The charge, previously admitted by the company, carries a maximum fine of $80,000.

The court heard that about 1.30pm on August 4 last year a sign-written helicopter and about two groups of people were sighted in the Loch Linnhe block on the Remarkables Conservation Area.

The groups were either skiing or snowboarding down the slope from an area known as Bears Ears, towards Lake Wakatipu.

The concession for that block is held by Totally Tourism Ltd, trading as Harris Mountain Heliski.

On August 7, after being asked by a Department of Conservation ranger for an explanation, Alpine Heliski Ltd managing director Tim O’Leary said the company had intended to heliski on a block on the Ben Nevis pastoral lease, for which the company did have permission.

However, ridge landings were covered by cloud and the company was unable to land safely, so moved to the Harris Mountain Heliski area.

DoC counsel Pene Williamson told Judge Garland the situation was “somewhat unusual” in some respects and could be described as a “dispute between two commercial operators”.

However, it was actually about access to undisturbed snow.

After issues between operators in the early 2000s, DoC allocated concessions to operators – one concessionaire per block.

Alpine Heliski held two concessions and a third which was held jointly with another operator.

Williamson said the offending was aggravated due to a history of complaints of “poaching” on heliski blocks.

“The department wrote not to just all the heliski operators, but all the helicopter operators…in July 2010 and warned everybody about this…and indicated what the consequences might be.

“It’s extremely disappointing from the department’s perspective that we now have this incident when the defendant company was written to at the time.

“Totally Tourism Ltd were very unhappy to find that the defendant company was operating on what is their heliski block.”

While Alpine Heliski had been “caught red-handed” it had not attempted to deny the offending.

The department did not seek costs.

Defence counsel Katy Baxter says the company accepted it was “deliberate” offending, however, it was not premeditated.

“On the day there were weather concerns, the decision was made to operate on the other block because the weather was clearer on the other block.”

Further while there were temporary effects of the company’s landing, there were no long-lasting effects and it “fully accepts it shouldn’t have done it”.

The company had no previous convictions and had learned from its mistake, Baxter says.

“Mr O’Leary has given evidence he’s very much learned his lesson and there will be no other repeats.”

The company’s financial statements from March 31, 2012 indicated its expenses exceeded revenue and was not in a position to pay a substantial fine, however, any fine would be met by the shareholders in advance, she said.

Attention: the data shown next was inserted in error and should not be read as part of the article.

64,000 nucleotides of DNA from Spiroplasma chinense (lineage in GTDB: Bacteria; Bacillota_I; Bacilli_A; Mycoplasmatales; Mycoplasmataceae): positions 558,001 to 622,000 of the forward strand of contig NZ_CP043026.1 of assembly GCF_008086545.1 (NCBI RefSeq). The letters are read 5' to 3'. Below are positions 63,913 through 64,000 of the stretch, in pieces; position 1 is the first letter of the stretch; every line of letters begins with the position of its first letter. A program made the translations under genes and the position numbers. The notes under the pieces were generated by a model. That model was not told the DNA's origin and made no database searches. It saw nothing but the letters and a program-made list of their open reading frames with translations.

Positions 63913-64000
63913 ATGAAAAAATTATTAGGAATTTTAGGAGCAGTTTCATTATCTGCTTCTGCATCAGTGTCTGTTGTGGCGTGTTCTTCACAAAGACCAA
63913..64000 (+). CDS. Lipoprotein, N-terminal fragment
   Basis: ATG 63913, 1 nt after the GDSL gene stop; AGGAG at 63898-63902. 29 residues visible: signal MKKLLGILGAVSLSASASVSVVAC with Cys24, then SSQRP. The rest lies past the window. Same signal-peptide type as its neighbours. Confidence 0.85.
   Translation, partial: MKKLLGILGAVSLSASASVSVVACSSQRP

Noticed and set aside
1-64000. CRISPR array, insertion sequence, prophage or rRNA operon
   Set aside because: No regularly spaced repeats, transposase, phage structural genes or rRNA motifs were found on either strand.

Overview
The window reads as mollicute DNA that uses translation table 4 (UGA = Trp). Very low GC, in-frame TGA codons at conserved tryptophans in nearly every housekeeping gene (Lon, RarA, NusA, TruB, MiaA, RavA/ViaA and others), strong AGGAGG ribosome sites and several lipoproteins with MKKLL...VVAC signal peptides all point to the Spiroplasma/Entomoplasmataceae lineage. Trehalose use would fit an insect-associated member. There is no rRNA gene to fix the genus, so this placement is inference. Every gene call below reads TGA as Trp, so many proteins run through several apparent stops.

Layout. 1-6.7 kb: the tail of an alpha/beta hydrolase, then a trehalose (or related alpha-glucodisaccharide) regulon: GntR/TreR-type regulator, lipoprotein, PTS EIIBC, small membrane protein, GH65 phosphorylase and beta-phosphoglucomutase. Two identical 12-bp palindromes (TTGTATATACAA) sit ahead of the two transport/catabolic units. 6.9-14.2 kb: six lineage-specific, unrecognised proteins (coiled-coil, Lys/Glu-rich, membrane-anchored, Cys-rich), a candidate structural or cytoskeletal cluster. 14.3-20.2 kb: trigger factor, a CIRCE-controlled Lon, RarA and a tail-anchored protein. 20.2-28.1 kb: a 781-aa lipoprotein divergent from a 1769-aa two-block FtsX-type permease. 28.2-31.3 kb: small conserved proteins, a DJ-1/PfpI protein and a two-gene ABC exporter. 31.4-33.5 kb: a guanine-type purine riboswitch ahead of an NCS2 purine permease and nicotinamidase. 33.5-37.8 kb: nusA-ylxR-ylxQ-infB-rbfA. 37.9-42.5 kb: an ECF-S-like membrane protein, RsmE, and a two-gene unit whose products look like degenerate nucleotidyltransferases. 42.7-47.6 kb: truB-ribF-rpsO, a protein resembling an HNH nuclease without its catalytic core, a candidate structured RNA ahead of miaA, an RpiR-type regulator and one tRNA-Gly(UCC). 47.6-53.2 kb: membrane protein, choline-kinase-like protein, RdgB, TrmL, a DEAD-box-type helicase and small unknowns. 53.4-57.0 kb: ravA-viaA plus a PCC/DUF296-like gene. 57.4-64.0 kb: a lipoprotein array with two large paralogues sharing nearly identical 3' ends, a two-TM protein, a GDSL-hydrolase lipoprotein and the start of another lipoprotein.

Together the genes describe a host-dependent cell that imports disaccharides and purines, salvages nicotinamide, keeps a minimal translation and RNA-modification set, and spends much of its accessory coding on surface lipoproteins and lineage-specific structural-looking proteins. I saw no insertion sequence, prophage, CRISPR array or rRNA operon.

It was able to pay $2000 up front and the remainder of a fine by instalment.

After being questioned by Judge Garland, Baxter said about 15 passengers were transported on that day, each paying about $400 – a “discounted” rate – for both the landing and the guiding.

Judge Garland said the company’s decision was commercially motivated.

“For safety reasons the company decided not to land on its own block.

“Obviously for commercial reasons it chose to land on the block for which it did not have the proper concession.

“The offending was therefore deliberate and it was for the purpose of obtaining commercial benefit.”

While he was prepared to accept the $8000 starting point it was “fairly moderate” and represented a “significant concession on the part of the prosecution”.

Judge Garland allowed reductions for the guilty plea and previous good record.

The company was also ordered to pay $132.89 court costs.

Drink driver in the dock

A Queenstown labourer who decided to drive home drunk to avoid breaching his curfew was yesterday fined $1100 and sentenced to nine months’ supervision, with special conditions.

Frankton’s Adam Paul Bamford, 32, admitted drink-driving with a blood alcohol level of 236mg – almost three times the legal limit – on Frankton Rd on April 20.

Sergeant Collin says at 11.48pm Bamford was stopped by police and breath screening procedures were carried out, after which he elected a blood test.

Bamford told police he had consumed “three stubbies” and had fallen asleep at a friend’s house and was on his way home.

However, defence counsel Rhona Daysh says Bamford had “a whole heap to drink” before falling asleep at an associate’s home.